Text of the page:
Indoor Toileting Problems in Pets
Marking or toileting?
Indoor marking behaviour can be confused with a breakdown in toileting behaviour. Territorial marking by urine spraying which usually occurs against vertical objects such as chairs or walls and can be distinguished from urinating where a greater volume of liquid is deposited from a squatting position by both male and female pets. However, sometimes a small volume of concentrated urine is also deposited from a squatting position as a mark, and faeces can also be used to mark territory in a behaviour known as middening.
Why do pets toilet indoors?
One of the reasons dogs & cats make good pets is that they usually learn very early and with little effort from us that our homes are not toilets. Some individuals take longer to learn than others. Yet others develop clean indoor behaviour normally and then suffer a breakdown, perhaps as a result of illness and then fail to re-establish their previous clean behaviour.
Several aspects of the pets environment can be altered to try and treat the problem.
Cats & the litter tray
(a) Number of litter trays
One tray per cat is a good rough guide, as many cats do not like to share trays. Having tray in geographically separate areas, e.g. kitchen and laundry also helps.
(b) Type of litter
Several types of cat litter can be offered, such as Fuller’s Earth granule types, wood chip pellet, re-usable waxed granule varieties or finer grained litters. Cats often prefer finely grained substrates such as sand or a proprietary brand with sand-like texture. If the cat is to be allowed outdoors the litter can be mixed with soil from the garden to help transfer toileting behaviour completely to the outdoors later (ensure vaccinations are up to date).
The litter tray should neither be allowed to get too dirty as this will discourage most cats, nor should it be cleaned too often as the presence of the cat’s own smell on the litter will help to develop the idea of a latrine. Solids can be removed regularly but the more cats use a tray, the more often it will need to be cleaned, but one per day per cats is recommended. (Cats don’t like litter that reaks of ammonia!).
(d) Security and position
An open litter tray in a busy part of the room may make some cats feel very vulnerable and they may prefer to eliminate (urine or faeces) behind the furniture or in a quite corner. Place the tray in a secure quiet place and either cover with an inverted cardboard box with a hole cut in it for entry and exit or buy a proprietary litter covered litter box. for those that seem anxious, although many prefer an open tray. Cats may usually be most unwilling to use a litter tray placed too close to a feeding area.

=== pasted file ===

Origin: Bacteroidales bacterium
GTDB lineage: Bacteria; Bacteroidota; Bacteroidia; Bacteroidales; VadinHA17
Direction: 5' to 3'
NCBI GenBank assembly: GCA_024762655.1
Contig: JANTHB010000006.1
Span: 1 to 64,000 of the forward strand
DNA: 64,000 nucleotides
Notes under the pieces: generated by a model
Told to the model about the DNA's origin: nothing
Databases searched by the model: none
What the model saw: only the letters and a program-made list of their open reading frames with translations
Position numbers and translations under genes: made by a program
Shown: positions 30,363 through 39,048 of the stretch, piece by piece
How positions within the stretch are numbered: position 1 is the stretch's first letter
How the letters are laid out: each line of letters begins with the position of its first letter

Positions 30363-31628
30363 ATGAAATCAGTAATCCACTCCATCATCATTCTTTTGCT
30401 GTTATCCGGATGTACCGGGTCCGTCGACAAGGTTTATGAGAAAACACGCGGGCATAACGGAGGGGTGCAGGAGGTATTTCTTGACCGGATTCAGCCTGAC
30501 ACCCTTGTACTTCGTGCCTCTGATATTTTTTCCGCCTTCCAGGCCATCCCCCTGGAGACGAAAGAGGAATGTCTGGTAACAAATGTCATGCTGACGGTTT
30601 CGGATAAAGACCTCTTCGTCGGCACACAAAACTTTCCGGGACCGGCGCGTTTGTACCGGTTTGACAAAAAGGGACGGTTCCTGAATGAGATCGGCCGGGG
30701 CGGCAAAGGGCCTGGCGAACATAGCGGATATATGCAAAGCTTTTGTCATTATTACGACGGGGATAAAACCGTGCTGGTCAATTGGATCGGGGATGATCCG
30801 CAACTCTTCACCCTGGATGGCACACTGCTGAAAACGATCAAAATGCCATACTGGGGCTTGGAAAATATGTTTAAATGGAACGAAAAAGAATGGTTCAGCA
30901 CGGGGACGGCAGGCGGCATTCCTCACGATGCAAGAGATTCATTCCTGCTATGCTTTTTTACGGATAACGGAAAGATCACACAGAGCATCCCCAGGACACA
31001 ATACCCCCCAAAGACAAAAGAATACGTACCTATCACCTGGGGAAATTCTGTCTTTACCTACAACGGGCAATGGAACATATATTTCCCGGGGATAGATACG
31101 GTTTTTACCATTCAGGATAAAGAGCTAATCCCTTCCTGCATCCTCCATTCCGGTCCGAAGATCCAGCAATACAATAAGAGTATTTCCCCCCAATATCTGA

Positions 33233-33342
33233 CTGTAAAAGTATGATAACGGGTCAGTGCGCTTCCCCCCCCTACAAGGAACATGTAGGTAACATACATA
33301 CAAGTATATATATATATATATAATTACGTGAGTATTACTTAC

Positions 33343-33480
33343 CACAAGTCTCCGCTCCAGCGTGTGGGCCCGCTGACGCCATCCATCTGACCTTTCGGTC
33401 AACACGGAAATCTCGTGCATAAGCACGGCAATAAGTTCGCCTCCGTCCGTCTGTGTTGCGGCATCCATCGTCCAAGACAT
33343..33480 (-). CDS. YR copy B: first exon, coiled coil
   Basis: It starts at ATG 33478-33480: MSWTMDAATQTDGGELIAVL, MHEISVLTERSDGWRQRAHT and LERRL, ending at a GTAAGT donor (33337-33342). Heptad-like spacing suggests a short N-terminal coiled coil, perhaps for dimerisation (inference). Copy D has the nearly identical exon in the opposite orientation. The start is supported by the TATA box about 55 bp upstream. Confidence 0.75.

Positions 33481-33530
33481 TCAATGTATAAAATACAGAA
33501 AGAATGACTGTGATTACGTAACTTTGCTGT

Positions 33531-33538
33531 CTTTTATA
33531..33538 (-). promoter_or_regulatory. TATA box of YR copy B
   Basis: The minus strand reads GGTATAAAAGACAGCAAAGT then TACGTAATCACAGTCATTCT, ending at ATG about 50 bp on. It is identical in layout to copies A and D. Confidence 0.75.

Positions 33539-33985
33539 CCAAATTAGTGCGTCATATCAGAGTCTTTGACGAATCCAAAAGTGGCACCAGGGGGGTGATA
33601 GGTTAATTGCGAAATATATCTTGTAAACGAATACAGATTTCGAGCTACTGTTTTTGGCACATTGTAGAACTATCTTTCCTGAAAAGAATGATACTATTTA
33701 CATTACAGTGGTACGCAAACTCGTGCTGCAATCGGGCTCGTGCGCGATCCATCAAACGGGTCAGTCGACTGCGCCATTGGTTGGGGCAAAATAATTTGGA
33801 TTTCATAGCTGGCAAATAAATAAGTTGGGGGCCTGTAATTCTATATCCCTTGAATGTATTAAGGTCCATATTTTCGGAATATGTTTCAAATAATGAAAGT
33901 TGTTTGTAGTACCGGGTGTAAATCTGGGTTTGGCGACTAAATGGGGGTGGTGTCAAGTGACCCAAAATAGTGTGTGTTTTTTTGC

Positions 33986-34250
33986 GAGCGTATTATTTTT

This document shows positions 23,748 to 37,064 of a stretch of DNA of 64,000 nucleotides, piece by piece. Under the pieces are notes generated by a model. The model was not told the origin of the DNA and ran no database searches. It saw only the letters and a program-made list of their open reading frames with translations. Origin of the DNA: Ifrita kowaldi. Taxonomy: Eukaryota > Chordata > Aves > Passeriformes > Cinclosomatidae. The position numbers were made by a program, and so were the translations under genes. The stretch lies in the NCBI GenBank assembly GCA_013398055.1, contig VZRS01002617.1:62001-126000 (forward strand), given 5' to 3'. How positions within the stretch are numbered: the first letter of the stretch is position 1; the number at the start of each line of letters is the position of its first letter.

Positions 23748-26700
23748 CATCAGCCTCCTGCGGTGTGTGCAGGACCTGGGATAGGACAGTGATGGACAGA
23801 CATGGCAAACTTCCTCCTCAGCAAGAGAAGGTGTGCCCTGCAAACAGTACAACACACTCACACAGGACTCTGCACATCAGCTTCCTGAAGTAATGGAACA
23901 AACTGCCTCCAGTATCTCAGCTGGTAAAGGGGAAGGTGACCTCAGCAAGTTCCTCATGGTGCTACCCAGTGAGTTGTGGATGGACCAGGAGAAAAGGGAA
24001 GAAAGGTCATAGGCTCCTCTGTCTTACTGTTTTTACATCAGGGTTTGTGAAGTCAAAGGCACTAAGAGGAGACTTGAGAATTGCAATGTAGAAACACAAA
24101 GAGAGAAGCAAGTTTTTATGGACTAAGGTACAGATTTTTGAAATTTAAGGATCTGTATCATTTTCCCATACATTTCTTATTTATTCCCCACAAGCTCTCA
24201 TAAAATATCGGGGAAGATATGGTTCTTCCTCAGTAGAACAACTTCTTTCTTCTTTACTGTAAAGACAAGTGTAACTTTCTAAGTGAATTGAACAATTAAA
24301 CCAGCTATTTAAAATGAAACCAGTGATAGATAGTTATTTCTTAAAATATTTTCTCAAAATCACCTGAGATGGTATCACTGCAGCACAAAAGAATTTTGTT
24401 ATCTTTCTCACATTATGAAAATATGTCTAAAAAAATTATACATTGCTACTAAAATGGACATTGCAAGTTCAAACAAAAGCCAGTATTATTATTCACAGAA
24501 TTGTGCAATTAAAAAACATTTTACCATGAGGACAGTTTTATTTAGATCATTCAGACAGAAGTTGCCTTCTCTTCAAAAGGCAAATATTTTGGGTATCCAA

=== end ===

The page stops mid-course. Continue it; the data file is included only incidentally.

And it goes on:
Encouraging use/preventing accidents
Confine the pet in a pen in a small room with only enough space for a bed, food & water. The pet should regulary be shown where the toilet is anre encourage to go there after & before meals. When the pet is successful at toileting in the correct area then positive re-enforcement is best with a pat & general affection. Access to the rest of the house should be allowed one room at a time and only under supervision for the initial introduction to each room.
Before allowing access to any room, all previous unwanted toileting areas should be thoroughly cleaned using a proprietary ‘urine digester’ or a warm solution of a biological washing powder or liquid followed by a light scrubbing with an alcohol such as surgical spirit. (check that cleaning does not remove colour from carpet etc.) The area should be left to dry thoroughly before supervised access is allowed.
Other ways of increasing security
- 1. Board up the cat flap where appropriate to help redefine the indoors from the outdoors and the safety of the home. This will also help manage the cat’s access to the indoors and aid supervision when there. It may help to put the cat out immediately after feeding as toileting sometimes follows. The cat should generally be encouraged to spend more time outdoors as the more he is out the greater the chance of needing to go to the toilet in a suitable place and its development as a latrine.
- 2. Never punish a pet for a mistake. If caught in the act they can be picked up and placed in the correct toileting area & are stroked and calmed. Never ‘rub the pets nose in it’ as this will make a nervous pet even more likely to toilet indoors.
- 3. The speed and success of treatment may be assisted by the use of certain drugs, particularly with nervous or agoraphobic pets. This option should be discussed with your Vet and only used in conjunction with the above suggestions.
Finally, in difficult cases, consultation with a Veterinarian can be rewarding because he/she has vast experience with these cases and many special tips that may help.